On July 30 over half of India’s 1.2 billion inhabitants lost electrical power for 2 days in the worst recorded blackout in history. This amounts to about 1/10th of the world’s population of almost 7 billion souls. Of course not all in the world have electricity however this is still mammoth.
The nightmarish picture in the featured image from India is similar to what I saw from my hotel window in Santo Domingo, Dominican Republic while on vacation there several years ago. Just looking at this picture can give one the idea of what a huge task it is to power the Indian subcontinent.
The United States has the largest coal reserves in the world, followed by Russia, China and then either India or Australia, depending on which agency is the most accurate.
India’s primary source of electricity is coal but the problem is they can’t or won’t based on many factors, produce enough of it to power the country. There are many players in this country: mandarins, politicians, regulators, tycoons, environmentalist, bandits and crooks. Couple that with a fragile and poor electrical grid and when one area fails, the rest cascade down like dominoes. And from the New York Times Global:
A complex system of subsidies and price controls has limited investment, particularly in resources like coal and natural gas. It has also created anomalies, like retail electricity prices that are lower than the cost of producing power, which lead to big losses at state-owned utilities. An unsettled debate about how much of its forests India should turn over to mining has also limited coal production.
Despite India’s abundant coal reserves, much of it is imported due to its low quality and high ash content which doesn’t work well in state-of-the-art reactors.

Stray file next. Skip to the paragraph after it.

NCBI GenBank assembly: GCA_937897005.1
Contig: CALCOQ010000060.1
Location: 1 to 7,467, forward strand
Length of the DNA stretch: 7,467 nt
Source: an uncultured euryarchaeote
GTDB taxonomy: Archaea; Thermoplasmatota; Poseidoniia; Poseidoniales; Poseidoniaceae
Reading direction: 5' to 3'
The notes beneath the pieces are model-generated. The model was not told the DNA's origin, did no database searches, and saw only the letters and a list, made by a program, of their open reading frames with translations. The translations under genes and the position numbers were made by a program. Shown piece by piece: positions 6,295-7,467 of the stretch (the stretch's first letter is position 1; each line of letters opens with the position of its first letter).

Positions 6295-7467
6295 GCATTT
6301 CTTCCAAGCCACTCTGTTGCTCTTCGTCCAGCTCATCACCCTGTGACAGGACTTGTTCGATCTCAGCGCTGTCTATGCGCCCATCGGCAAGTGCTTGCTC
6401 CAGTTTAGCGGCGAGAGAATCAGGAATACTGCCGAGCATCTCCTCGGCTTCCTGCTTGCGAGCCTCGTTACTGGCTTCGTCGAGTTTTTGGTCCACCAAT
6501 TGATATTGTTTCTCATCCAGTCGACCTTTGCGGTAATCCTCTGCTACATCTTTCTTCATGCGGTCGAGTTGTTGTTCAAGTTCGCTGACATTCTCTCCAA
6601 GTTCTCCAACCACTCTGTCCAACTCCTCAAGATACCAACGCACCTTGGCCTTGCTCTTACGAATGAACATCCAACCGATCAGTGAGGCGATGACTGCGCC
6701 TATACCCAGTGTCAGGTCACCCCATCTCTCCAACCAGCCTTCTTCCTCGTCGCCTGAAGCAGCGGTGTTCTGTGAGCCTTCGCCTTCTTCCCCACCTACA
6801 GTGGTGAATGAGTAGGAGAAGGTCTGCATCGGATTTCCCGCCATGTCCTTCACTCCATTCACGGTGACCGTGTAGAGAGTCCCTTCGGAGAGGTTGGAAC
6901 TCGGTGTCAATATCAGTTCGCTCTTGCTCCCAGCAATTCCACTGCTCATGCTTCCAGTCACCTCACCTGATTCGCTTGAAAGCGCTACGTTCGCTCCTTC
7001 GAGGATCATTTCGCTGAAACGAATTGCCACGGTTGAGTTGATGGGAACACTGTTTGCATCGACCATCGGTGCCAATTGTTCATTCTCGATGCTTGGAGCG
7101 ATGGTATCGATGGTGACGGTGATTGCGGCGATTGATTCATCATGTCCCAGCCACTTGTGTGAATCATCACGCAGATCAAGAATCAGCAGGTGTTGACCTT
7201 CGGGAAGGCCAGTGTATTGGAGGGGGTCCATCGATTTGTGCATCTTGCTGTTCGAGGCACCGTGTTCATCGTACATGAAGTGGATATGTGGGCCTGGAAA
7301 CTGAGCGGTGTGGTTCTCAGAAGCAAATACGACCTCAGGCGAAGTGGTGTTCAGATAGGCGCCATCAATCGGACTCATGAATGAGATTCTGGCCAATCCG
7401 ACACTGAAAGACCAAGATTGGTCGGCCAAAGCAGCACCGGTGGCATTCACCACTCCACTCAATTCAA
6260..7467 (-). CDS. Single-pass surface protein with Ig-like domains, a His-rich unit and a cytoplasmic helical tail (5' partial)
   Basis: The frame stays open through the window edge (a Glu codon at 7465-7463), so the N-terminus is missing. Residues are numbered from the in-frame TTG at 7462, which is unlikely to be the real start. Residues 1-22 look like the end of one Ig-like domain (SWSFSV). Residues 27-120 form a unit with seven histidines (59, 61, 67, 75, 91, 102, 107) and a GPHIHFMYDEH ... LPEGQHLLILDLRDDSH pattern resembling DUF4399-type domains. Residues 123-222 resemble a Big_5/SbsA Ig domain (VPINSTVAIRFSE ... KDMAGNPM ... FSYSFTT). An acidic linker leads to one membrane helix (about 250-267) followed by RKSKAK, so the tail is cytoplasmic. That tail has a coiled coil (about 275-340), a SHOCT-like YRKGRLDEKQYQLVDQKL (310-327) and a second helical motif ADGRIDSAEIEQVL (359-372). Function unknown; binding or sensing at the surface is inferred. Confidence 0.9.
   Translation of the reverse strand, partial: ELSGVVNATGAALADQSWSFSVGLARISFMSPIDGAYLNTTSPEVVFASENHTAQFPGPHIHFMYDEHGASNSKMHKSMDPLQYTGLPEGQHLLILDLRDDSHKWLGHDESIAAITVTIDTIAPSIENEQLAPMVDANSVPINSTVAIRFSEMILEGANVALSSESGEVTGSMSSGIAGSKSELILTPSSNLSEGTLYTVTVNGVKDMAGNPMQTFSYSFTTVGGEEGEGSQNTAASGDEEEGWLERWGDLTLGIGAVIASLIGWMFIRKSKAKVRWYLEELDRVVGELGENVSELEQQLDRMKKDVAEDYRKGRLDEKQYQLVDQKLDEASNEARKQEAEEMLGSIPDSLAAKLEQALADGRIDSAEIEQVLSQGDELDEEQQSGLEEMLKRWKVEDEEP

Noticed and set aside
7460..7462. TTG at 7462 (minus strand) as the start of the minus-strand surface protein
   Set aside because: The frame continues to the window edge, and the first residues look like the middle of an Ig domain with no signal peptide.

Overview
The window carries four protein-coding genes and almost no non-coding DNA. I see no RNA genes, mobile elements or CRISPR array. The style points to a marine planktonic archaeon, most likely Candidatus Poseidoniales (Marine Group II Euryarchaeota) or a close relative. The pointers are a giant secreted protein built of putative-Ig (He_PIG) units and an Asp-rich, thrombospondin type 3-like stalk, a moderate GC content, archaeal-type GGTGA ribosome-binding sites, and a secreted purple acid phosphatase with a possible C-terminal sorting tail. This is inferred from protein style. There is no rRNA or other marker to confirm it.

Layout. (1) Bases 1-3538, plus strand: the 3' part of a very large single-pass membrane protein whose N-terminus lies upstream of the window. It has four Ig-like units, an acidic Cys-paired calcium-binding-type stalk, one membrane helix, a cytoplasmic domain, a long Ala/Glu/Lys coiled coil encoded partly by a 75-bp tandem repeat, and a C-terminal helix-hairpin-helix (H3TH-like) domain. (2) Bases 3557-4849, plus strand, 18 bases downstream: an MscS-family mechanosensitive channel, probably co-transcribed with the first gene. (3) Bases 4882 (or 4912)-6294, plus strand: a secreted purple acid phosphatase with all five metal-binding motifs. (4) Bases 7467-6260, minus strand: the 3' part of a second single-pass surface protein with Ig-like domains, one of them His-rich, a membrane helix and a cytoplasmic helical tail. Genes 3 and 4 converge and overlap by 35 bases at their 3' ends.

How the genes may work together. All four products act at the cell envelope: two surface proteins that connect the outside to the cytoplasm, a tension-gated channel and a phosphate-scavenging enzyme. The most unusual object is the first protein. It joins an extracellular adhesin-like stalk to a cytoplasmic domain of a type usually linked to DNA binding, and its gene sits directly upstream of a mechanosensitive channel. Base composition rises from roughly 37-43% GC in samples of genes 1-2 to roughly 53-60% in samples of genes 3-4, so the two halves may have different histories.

Most of us remember the August of 2003 blackout when over 50 million people lost power in the northeast United States and Canada. Yes, this author was a part of that blackout and remembers it well. This too, had a cascading effect which resulted from a system or errors and poor maintenance:
- Inadequate understanding of the system
- Inadequate level of situation awareness
- Inadequate level of vegetation management (tree trimming)
- An inadequate level of support from the Reliability Coordinator (RC)
Over 1,000 coal plants in the United States will be closing and many companies are just giving up and calling it quits. Ohio American Energy, a subsidiary of Murray Energy, announced last week it will be closing operations in Jefferson County, Ohio. Their presser cites “the actions of the Obama Administration.”
And Murray’s CEO lit into CNN’s Soledad O’Brien in an interview telling her, and all of us that “America better wake up.” You can watch the video or read the transcript here. Below is one salient quote from Mr. Murray:
Barack Obama and followers are destroying the entire — of america. The whole country better wake up to what’s going to happen to power costs. In east ohio, it doesn’t make any difference whether you’re a Democrat orRrepublican. Everybody there wants jobs and he’s destroying them.
The power is back on in India, at least for now. What remains to be seen is how long the power will be on in America.
Crossposted at Conservative Outlooks